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Assistive listening system

Discussion in 'Accessibility' started by Rick18071, Jan 9, 2020.

  1. Rick18071

    Rick18071 Sawhorse

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    2015 IBC table 1108.2.7.1. How do you calculate the amount of receivers for assistive listening systems that are required in assembly areas that have audible communications if there are no permanent seats or no seats at all?
     
  2. ADAguy

    ADAguy Sawhorse

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    # of occupants allowed in space.
     
  3. Rick18071

    Rick18071 Sawhorse

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    This is a gym with a 100 occupants. So your saying that they need 100 receivers? Is that in the ADA?
    I need something from the 2015 IBC. They will a a few benches along the walls that are not fixed.
     
  4. mtlogcabin

    mtlogcabin Sawhorse

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    IBC
    Are you sure audible communications is integral to the use of this space"

    TABLE 1108.2.7.1
    RECEIVERS FOR ASSISTIVE LISTENING SYSTEMS

    1108.2.7 Assistive listening systems.
    Each building, room or space used for assembly purposes where audible communications are integral to the use of the space shall have an assistive listening system.
    Exception: Other than in courtrooms, an assistive listening system is not required where there is no audio amplification system.
    1108.2.7.1 Receivers.
    Receivers shall be provided for assistive listening systems in accordance with Table 1108.2
     
  5. ADAguy

    ADAguy Sawhorse

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    No it is 5% or 1 min.
     
  6. Rick18071

    Rick18071 Sawhorse

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    So what does that really mean?




    in·te·gral | \ ˈin-ti-grəl (usually so in mathematics) ; in-ˈte-grəl also -ˈtē- also nonstandard ˈin-trə-gəl \
    Definition of integral
    (Entry 1 of 2)

    1a : essential to completeness : constituent an integral part of the curriculum
    b(1) : being, containing, or relating to one or more mathematical integers
    (2) : relating to or concerned with mathematical integration or the results of mathematical integration
    c : formed as a unit with another part a seat with integral headrest
    2 : composed of constituent parts
    3 : lacking nothing essential : entire
    integral

    noun
    in·te·gral | \ ˈin-ti-grəl (usually so in mathematics) ; in-ˈte-grəl also -ˈtē- also nonstandard ˈin-trə-gəl \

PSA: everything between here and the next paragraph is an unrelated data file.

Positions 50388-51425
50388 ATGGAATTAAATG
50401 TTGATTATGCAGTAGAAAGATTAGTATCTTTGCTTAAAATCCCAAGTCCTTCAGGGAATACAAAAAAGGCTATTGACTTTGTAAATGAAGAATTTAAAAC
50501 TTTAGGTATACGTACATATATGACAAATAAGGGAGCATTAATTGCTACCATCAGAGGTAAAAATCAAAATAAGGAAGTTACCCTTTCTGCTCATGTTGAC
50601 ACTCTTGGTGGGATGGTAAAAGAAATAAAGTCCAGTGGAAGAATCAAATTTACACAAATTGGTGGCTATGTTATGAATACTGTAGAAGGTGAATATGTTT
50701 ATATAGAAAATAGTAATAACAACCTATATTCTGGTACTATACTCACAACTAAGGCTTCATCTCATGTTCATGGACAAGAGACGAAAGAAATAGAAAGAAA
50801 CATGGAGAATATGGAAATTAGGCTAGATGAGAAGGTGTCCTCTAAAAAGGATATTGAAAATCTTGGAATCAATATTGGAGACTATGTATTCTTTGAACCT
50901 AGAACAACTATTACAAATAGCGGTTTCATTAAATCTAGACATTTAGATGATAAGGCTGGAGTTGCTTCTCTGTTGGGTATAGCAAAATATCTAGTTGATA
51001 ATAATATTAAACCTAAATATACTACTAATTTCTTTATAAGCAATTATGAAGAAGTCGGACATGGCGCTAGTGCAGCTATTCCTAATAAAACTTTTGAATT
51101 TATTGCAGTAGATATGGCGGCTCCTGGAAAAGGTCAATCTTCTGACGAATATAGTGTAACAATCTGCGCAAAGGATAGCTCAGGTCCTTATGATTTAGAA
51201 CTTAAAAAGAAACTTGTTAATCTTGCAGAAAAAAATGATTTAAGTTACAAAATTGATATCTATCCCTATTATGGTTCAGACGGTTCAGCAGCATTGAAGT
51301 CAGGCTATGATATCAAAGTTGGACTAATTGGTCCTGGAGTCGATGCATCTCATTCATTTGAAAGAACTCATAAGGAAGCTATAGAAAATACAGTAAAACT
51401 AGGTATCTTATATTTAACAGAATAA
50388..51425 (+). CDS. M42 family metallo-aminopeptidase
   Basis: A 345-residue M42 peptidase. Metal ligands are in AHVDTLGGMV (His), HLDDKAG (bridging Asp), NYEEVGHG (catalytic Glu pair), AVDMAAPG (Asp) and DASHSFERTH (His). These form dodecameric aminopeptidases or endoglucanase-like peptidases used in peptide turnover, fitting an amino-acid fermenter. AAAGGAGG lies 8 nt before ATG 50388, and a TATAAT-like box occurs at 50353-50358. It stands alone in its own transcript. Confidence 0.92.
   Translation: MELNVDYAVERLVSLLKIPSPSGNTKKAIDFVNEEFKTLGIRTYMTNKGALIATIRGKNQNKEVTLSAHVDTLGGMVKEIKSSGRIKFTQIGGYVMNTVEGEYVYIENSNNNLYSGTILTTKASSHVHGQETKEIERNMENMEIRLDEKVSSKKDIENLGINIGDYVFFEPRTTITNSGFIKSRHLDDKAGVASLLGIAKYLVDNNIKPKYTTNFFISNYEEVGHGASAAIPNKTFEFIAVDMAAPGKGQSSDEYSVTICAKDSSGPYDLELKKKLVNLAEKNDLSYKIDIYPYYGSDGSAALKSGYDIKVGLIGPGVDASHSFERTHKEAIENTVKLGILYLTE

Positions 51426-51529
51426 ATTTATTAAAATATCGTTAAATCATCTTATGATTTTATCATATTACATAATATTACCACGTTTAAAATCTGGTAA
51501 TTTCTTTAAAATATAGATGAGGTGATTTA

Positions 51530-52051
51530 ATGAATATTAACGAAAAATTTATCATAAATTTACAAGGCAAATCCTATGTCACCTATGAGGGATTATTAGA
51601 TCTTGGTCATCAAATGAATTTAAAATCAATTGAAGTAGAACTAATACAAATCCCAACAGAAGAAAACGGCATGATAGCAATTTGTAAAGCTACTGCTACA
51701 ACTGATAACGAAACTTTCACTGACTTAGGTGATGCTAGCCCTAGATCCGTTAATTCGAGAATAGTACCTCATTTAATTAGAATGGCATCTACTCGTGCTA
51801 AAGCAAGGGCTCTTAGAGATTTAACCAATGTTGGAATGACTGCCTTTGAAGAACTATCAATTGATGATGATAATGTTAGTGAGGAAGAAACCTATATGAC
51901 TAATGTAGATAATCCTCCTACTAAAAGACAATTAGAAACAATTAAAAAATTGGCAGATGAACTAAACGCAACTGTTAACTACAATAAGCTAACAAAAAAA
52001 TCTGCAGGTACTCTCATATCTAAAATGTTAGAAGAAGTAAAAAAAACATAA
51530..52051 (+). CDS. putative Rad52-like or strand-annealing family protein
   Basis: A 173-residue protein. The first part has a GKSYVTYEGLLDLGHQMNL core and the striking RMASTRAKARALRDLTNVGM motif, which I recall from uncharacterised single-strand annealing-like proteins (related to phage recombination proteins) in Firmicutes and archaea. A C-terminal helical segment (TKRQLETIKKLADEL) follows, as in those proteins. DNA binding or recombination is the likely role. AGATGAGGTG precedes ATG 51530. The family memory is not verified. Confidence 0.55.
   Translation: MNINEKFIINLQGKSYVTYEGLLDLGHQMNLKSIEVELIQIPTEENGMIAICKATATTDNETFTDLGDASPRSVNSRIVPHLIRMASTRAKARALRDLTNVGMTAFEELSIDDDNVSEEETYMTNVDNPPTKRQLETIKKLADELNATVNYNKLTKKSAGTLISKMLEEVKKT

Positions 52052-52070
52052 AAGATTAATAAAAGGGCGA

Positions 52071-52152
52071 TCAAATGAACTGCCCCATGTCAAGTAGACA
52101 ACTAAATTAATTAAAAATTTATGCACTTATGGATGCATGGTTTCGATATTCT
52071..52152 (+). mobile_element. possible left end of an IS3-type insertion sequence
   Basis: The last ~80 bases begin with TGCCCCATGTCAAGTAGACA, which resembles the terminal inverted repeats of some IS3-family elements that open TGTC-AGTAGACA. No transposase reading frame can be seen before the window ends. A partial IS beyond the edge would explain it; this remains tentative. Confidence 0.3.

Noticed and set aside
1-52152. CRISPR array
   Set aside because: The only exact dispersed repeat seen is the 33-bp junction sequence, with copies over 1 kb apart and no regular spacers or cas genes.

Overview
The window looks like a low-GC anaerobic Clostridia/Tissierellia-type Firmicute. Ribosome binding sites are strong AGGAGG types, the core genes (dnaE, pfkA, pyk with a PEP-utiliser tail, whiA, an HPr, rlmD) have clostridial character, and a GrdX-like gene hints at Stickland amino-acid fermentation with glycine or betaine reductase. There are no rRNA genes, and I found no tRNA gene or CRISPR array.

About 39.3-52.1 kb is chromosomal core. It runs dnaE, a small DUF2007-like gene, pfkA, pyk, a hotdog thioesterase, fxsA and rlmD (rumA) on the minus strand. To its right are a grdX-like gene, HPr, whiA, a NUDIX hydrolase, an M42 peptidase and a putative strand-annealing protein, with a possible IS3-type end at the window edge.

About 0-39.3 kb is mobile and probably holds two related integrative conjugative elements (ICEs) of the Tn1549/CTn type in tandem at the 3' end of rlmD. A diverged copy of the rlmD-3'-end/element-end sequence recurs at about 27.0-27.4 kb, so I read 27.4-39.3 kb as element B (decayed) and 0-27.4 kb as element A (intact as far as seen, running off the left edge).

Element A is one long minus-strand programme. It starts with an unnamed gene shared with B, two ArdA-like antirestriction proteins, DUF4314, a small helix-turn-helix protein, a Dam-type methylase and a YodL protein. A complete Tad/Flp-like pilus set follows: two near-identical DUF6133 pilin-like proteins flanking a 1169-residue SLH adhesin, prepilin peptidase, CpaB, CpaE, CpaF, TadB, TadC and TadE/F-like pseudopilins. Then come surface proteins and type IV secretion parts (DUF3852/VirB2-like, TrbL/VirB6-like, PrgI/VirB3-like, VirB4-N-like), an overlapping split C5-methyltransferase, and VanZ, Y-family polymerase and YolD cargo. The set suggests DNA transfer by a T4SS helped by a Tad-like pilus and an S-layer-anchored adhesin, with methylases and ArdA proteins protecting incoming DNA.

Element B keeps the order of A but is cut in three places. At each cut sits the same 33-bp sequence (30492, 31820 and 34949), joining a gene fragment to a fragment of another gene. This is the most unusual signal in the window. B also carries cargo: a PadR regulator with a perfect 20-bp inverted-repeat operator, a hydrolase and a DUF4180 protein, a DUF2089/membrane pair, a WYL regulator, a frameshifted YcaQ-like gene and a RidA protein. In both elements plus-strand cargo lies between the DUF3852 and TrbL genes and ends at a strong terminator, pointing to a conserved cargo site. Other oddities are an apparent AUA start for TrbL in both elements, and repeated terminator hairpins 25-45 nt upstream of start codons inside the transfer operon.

Definition of integral (Entry 2 of 2)

    : the result of a mathematical integration — compare definite integral, indefinite integral

    Is that IBC or ADA?
     
  7. mtlogcabin

    mtlogcabin Sawhorse

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    We have high school basketball, volleyball, wrestling and other events where there is no announcer except for the beginning for introductions and the national anthem.
    Is the announcement of the national anthem integral communication? The sports participants are printed in the program that is given at the admission gate

    Is it a gym in a school then it is an "E" occupancy and not an "A" occupancy according to the code.
    Does the section even apply?
    Now other activities in the gym that have a speaker yes assisted listening devices are required

    IN'TEGRAL, adjective Whole; entire.

    A local motion keepeth bodies integral

    1. Making part of a whole, or necessary to make a whole.

    2. Not fractional.

    3. Uninjured; complete; not defective.


    http://www.hearingloop.org/ADAGuidelines_2013.pdf
    !1 “A building or facility, or portion thereof, used for the purpose of entertainment, educational or civic gatherings, or similar purposes [‘religious entities’ are exempt from ADA]. Assembly areas include, but are not limited to, classrooms, lecture halls, courtrooms, public meeting rooms, public hearing rooms, legislative chambers, motion picture houses, auditoria, theaters, playhouses, dinner theaters, concert halls, centers for the performing arts, amphitheaters, arenas, stadiums, grandstands, or convention centers.”"" http://www.ada.gov/regs2010/2010ADAStandards/2010ADAStandards.pdf